The company, which was founded by Bosmeny and two Harvard classmates, Dan Carroll and Rafael Garcia, was inspired by Carroll’s experience in education. After completing two years with Teach for America, Carroll managed technology and innovation for a Denver charter school and “lived this problem” with data, Bosmeny said.

Clever’s growth not only speaks to the current issues facing schools and developers, it indicates the founders’ desire to show the potential of education startups. While K-12 education has, more recently, attracted investment, investors have historically eschewed the field. To their knowledge, Clever’s founders said they think they’re the first K-12 startup accepted to Y Combinator.

“We really want to show that education can be a valuable business if you approach it the right way,” said Bosmeny. “We hope we can take away the barrier and prove that education is a real market and there’s a lot of room for innovation in this space.”


What this TFAer took away from his experience was not how to teach kids, but what was needed on the business side of education: the gathering and posting of data.  This Harvard graduates has a first hand knowledge of what data needs to be gathered, not how to educate children.  He "lived with the problem of data".  Did he "live with the problem of educating a child"?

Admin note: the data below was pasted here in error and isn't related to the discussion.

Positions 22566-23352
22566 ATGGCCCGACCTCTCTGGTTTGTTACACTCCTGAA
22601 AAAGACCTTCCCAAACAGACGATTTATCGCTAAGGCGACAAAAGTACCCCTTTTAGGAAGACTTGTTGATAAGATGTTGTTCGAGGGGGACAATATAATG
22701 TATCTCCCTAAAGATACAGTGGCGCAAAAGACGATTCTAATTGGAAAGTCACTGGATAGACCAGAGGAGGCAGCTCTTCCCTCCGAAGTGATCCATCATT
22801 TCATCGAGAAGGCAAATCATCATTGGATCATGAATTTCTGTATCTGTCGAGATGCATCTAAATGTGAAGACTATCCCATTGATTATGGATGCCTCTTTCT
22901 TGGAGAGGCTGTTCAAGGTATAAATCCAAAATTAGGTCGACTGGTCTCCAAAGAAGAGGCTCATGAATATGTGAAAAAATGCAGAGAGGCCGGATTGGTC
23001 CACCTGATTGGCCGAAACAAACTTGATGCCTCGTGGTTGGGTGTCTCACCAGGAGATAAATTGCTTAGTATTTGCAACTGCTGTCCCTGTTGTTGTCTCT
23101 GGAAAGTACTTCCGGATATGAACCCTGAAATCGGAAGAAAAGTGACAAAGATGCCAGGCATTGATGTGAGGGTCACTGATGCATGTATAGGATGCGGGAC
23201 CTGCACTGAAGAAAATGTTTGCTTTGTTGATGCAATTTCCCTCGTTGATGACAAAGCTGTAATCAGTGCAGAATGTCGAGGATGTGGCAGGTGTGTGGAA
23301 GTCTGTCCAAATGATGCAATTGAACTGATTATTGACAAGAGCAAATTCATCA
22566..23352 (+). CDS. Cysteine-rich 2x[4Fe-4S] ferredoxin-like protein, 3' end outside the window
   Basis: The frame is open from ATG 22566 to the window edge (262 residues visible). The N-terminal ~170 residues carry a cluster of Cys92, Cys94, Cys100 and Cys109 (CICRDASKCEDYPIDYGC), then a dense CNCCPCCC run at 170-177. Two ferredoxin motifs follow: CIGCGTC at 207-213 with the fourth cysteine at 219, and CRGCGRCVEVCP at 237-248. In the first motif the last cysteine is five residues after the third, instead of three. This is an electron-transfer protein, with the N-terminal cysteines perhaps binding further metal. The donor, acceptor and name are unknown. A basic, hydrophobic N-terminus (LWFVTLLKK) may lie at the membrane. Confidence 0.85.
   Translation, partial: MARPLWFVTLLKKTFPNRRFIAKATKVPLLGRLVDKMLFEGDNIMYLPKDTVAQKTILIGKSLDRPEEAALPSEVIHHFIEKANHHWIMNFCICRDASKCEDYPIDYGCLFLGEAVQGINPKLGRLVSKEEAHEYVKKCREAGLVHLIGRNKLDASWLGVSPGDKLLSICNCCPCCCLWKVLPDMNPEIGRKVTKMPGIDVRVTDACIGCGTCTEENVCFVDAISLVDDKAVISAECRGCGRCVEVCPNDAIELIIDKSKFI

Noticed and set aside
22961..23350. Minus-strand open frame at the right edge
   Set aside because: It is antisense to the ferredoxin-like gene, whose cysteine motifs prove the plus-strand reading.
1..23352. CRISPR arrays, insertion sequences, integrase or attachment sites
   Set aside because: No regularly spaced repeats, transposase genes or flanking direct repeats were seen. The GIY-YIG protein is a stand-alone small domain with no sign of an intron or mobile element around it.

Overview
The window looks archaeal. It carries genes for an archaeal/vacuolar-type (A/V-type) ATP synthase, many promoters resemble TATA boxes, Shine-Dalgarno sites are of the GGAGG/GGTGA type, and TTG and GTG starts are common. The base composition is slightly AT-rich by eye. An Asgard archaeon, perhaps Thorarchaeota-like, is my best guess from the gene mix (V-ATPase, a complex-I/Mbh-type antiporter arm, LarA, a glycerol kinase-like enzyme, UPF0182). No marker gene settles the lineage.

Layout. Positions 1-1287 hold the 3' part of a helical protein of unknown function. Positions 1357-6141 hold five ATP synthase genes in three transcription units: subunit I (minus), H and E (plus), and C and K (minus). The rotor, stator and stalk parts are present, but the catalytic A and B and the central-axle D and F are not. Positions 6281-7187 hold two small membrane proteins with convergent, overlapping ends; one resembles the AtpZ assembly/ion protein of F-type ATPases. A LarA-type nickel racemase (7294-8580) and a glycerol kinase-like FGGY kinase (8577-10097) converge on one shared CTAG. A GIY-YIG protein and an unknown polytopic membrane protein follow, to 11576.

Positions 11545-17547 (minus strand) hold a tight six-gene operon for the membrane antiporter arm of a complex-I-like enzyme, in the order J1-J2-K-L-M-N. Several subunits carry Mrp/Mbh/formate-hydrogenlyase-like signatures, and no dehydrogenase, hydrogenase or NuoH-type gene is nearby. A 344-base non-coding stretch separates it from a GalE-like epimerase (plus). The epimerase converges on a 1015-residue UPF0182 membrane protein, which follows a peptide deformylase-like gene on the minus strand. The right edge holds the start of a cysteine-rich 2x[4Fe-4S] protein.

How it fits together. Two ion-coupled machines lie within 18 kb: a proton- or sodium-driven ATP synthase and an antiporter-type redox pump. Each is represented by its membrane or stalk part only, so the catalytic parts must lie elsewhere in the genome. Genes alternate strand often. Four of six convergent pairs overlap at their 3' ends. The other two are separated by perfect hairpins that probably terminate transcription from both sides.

When you hear legislators extoll the value of TFAers, remember that many of them do their two years, leave the profession and apply their business degrees to figure out how to make money from the educational machine.   

Common Core standards (written by private companies) have mandated this enormous data retrieval.  The mandates have created  a niche for private companies to compel states to spend money on these systems.  The states have to provide the data; the private companies are delighted to supply this need.   THIS is why the Republicans are loath to rescind the standards.  If there are no standards, there is no vehicle/mandate to require this data.  No data means no private start ups to gather the data.  It doesn't matter to the Republicans that these private start ups are using Federal and state money for their "entrepreneurial" ventures.



The drought is over and capital is flowing to innovators in K-12, postsecondary, and consumer learning. That’s the conclusion of a report from GSV Advisors including industry veterans Deborah Quazzo and Michael Moe. They examine the “near spontaneous explosion of entrepreneurial activity in education.”